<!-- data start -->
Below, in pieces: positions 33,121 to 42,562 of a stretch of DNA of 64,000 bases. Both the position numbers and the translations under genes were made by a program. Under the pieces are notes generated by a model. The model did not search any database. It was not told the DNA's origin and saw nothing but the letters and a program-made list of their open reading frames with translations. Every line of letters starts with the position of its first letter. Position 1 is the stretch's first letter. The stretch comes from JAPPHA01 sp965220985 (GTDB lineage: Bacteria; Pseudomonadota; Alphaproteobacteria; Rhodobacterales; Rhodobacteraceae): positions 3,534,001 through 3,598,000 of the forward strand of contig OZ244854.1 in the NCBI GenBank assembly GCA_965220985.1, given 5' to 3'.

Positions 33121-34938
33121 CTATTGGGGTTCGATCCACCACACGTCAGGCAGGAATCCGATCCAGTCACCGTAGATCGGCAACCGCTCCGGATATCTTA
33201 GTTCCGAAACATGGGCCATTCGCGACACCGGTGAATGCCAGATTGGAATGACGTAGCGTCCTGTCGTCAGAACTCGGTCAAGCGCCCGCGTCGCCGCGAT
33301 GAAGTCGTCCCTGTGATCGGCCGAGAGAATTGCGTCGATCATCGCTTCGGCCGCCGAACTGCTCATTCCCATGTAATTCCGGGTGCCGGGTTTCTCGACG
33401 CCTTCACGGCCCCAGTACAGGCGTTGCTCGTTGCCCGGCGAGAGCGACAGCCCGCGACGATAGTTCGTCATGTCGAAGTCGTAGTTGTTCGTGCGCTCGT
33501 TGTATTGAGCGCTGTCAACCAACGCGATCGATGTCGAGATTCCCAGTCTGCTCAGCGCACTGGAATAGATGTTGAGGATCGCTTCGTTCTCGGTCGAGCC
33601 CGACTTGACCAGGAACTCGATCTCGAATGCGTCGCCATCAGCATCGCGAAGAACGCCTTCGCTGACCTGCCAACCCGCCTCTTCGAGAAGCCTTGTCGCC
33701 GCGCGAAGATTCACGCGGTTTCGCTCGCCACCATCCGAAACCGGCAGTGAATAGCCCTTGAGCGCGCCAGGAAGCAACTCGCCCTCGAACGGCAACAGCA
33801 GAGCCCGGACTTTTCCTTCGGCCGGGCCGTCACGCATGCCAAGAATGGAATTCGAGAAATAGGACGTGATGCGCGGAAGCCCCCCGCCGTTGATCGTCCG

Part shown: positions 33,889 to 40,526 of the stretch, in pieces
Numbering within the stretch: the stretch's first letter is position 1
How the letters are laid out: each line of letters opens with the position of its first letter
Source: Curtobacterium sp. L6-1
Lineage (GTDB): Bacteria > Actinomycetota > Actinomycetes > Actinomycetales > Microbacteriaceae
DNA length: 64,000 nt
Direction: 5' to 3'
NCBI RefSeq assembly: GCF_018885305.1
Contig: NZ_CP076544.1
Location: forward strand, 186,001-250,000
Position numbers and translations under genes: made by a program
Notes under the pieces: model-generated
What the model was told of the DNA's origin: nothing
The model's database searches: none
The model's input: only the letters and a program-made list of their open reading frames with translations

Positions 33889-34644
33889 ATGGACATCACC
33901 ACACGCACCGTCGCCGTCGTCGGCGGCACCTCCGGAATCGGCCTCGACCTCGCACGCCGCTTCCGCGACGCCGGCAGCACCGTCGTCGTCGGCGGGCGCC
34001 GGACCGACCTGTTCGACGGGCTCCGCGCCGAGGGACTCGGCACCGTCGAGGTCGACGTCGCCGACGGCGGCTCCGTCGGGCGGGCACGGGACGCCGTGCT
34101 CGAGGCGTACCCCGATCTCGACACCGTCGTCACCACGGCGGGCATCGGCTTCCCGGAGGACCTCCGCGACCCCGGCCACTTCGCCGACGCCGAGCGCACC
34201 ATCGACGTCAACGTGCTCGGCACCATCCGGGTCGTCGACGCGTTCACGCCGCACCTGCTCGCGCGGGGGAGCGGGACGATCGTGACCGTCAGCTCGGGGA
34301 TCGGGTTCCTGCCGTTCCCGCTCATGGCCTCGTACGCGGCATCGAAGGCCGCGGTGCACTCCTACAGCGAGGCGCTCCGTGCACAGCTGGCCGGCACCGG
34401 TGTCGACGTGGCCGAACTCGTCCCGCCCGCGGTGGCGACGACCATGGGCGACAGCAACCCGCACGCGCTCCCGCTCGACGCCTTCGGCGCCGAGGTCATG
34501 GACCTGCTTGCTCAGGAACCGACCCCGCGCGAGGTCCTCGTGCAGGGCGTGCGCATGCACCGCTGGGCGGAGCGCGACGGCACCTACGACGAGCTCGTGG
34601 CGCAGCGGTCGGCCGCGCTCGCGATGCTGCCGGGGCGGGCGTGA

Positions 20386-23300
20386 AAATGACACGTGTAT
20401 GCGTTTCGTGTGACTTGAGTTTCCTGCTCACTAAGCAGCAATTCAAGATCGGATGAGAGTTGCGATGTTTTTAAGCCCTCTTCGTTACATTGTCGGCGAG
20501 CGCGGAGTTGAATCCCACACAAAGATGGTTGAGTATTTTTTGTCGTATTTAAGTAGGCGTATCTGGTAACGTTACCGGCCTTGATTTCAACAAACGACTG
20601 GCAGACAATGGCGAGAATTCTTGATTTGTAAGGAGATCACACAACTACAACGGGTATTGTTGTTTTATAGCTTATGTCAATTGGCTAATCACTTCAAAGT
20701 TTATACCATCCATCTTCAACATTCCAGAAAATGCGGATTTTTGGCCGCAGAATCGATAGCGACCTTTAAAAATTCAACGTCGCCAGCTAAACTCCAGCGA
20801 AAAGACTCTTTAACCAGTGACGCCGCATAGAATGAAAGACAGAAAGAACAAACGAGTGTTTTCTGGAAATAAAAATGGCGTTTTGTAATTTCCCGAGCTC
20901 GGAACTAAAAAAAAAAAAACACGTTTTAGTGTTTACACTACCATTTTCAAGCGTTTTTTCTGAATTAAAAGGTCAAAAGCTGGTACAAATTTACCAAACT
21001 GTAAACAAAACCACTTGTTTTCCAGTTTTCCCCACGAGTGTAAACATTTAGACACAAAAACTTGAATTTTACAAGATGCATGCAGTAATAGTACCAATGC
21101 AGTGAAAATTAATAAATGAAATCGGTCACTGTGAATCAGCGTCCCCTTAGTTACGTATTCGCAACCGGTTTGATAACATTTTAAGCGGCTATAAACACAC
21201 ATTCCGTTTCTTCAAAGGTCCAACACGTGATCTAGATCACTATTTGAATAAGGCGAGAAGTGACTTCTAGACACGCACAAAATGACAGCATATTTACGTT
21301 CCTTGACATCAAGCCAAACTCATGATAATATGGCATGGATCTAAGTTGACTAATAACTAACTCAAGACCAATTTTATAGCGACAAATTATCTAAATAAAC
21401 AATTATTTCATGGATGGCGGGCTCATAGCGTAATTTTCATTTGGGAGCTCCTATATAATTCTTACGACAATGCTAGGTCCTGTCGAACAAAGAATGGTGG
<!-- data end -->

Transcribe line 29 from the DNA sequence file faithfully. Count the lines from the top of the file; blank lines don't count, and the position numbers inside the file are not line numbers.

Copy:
34001 GGACCGACCTGTTCGACGGGCTCCGCGCCGAGGGACTCGGCACCGTCGAGGTCGACGTCGCCGACGGCGGCTCCGTCGGGCGGGCACGGGACGCCGTGCT